2. Scan or photograph receipts of purchases of about £50. It really only takes a minute to do. Keep them all in a file and email it to your self each time you add to it.
  3. Walk around the house or business and take a photograph of each room. In the event of a major disaster like a fire or flood, you can just email the pictures to the loss adjuster or insurer and say “this is what the place was like before”
  4. Get valuations and photos of any items you specify, especially jewellery.
  5. Got a hobby or pastime? Just because its something you regard as an everyday item, don’t forget whatever it is can be costly to replace.

Not all policies have an “average clause” but the vast majority will. My working practice was to automatically query it whenever it was applied. A lot of the time a degree of “flexibility” was then introduced into the proceedings. If you find that it is being applied to your claim, always question it. If you are still not happy, ultimately there is the Ombudsman that can be approached. However remember…

It is your responsibility to get the sums insured correct- not the insurer or broker.



Make Friends With Data Protection

I have, on occasion, been accused of being a little impatient. I like to pick up the phone, ask a question, get an answer, say a cheery goodbye and move on with my day. The reality is that after being kept on hold listening to music, or being told that my call is important, or better still, playing “hunt the option”, a human will say hello. It is then their job to establish that they are talking to the right person, usually through the use of “security questions”. It can seem all a bit inconvenient, especially as I have heard it done quite badly over the years.

Ultimately, data protection is there for all our safety. There is an ever increasing chance that any of us may fall victim to identity theft or some other cyber crime. But what if we are trying to help someone else by calling on their behalf? If the data protection rules are being adhered to  properly, you will be politely told to go away and get the account or policy holders permission before they can talk to you. This is where everyone can help themselves with a little planning. All you have to do is let a company know who they can talk to.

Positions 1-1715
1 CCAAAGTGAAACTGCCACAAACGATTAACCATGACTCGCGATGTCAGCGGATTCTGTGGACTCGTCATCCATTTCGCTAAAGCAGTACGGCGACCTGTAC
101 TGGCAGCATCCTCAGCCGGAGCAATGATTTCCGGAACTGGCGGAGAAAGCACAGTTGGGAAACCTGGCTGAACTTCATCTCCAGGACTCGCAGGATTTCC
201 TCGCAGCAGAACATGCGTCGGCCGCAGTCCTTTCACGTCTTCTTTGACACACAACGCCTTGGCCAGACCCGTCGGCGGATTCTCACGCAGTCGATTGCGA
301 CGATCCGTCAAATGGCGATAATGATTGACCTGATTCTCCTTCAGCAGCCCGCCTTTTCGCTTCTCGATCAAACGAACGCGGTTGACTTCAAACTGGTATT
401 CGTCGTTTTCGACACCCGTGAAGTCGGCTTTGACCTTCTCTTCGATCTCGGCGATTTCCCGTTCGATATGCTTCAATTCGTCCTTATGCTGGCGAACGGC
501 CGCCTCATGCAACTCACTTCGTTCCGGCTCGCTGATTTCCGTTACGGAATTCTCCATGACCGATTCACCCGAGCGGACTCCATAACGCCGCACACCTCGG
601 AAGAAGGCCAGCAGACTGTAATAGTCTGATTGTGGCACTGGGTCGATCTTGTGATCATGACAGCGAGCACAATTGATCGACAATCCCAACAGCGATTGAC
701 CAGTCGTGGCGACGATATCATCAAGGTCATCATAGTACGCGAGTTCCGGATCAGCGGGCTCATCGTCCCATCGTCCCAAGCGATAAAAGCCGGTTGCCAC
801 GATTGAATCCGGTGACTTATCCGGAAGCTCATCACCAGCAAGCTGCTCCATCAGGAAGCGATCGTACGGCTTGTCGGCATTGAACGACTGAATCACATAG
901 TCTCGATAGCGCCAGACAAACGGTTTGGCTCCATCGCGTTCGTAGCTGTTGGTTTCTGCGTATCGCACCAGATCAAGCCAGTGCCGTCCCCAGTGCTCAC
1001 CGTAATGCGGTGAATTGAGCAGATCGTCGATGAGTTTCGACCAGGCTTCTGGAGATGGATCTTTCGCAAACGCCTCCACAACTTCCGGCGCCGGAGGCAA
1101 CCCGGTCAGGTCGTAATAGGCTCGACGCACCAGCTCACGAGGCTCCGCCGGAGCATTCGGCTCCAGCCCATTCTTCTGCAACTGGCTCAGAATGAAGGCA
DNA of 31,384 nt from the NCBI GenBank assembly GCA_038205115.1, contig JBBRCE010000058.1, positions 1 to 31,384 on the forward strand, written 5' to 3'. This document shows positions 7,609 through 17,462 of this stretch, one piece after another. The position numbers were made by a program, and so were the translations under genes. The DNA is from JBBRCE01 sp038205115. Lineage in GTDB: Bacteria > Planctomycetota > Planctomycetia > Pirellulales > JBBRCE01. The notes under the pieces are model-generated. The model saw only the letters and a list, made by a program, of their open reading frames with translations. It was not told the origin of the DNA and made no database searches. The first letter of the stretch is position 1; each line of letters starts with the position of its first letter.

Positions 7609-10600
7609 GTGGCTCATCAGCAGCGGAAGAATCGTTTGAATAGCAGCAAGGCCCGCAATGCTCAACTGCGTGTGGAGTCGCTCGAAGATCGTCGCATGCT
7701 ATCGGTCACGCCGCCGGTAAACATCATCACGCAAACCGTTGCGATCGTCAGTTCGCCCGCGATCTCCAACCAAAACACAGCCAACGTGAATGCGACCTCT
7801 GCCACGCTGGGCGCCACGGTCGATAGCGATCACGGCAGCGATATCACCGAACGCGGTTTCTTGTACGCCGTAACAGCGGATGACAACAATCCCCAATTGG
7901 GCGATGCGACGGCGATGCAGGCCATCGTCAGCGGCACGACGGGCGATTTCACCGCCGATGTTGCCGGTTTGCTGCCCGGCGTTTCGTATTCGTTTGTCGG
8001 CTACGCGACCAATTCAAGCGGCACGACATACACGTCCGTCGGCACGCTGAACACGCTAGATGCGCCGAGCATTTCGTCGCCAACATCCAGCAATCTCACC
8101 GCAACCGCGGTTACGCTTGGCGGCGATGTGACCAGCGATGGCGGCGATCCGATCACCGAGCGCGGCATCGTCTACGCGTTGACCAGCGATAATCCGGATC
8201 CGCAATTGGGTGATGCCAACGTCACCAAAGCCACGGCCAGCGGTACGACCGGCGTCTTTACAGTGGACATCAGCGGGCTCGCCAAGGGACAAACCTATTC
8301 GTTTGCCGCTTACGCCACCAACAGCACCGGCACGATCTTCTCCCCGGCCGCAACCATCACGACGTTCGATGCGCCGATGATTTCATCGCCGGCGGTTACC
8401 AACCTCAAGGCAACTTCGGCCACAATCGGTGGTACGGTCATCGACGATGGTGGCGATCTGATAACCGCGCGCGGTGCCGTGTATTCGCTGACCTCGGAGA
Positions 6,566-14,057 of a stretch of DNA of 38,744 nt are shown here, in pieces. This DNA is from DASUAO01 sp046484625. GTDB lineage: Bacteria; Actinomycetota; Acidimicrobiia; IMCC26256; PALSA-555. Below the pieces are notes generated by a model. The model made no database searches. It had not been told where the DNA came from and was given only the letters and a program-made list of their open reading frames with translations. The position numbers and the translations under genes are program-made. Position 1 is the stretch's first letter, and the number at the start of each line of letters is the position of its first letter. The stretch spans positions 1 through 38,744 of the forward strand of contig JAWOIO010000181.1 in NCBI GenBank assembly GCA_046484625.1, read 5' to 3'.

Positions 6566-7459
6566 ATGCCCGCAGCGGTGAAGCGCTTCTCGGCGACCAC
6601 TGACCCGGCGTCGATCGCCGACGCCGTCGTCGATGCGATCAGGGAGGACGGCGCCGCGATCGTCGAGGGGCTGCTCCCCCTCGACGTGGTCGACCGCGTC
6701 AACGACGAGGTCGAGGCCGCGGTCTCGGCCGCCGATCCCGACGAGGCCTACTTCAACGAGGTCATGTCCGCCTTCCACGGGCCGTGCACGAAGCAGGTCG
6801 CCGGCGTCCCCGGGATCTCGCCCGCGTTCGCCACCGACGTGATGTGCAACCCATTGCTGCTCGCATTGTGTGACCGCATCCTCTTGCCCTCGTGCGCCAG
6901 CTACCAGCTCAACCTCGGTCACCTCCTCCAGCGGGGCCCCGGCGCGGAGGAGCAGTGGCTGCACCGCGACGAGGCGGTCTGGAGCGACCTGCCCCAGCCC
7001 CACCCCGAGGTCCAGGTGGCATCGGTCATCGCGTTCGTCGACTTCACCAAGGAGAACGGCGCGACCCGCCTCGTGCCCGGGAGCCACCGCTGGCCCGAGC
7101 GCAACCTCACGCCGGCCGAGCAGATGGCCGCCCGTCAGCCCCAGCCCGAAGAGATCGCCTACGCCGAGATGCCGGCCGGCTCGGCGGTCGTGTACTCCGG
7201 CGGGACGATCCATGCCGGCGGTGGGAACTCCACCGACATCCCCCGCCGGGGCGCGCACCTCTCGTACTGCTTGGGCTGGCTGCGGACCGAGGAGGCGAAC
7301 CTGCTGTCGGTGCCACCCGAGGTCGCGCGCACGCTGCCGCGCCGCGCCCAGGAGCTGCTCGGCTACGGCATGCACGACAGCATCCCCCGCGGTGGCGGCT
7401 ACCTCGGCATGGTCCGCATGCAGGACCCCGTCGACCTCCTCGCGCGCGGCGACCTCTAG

Take the example of a couple living together in a house. They decide to take out house insurance and it is left to one of them to make the arrangements. They go online, or fill out forms and, in the absence of the other partner, just go ahead with their own details. It does, I assure you, happen a lot. Move forward some time and a claim arises. The partner who was not involved in the setting up of the plan calls to get the ball rolling and immediately is told that as they are not the policyholder, no information can be exchanged with them.

Another example, a little closer to my own situation. An elderly relative, living on their own, goes into hospital for a short while. During which time I am called upon to deal with some routine matters. Arrangements have been put in place for me to talk to some places, but others I came across for the first time and they, quite correctly, refuse to deal with me.

There is justification  for everyone letting the companies and organisations they deal with know who it is ok to talk to if you’re not around. All you have to do is let them know with a letter or email, who has permission to talk on your behalf if you are unwell, away or just simply unavailable. Don’t forget to give them the persons contact details as well because the company might be having difficulty contacting you.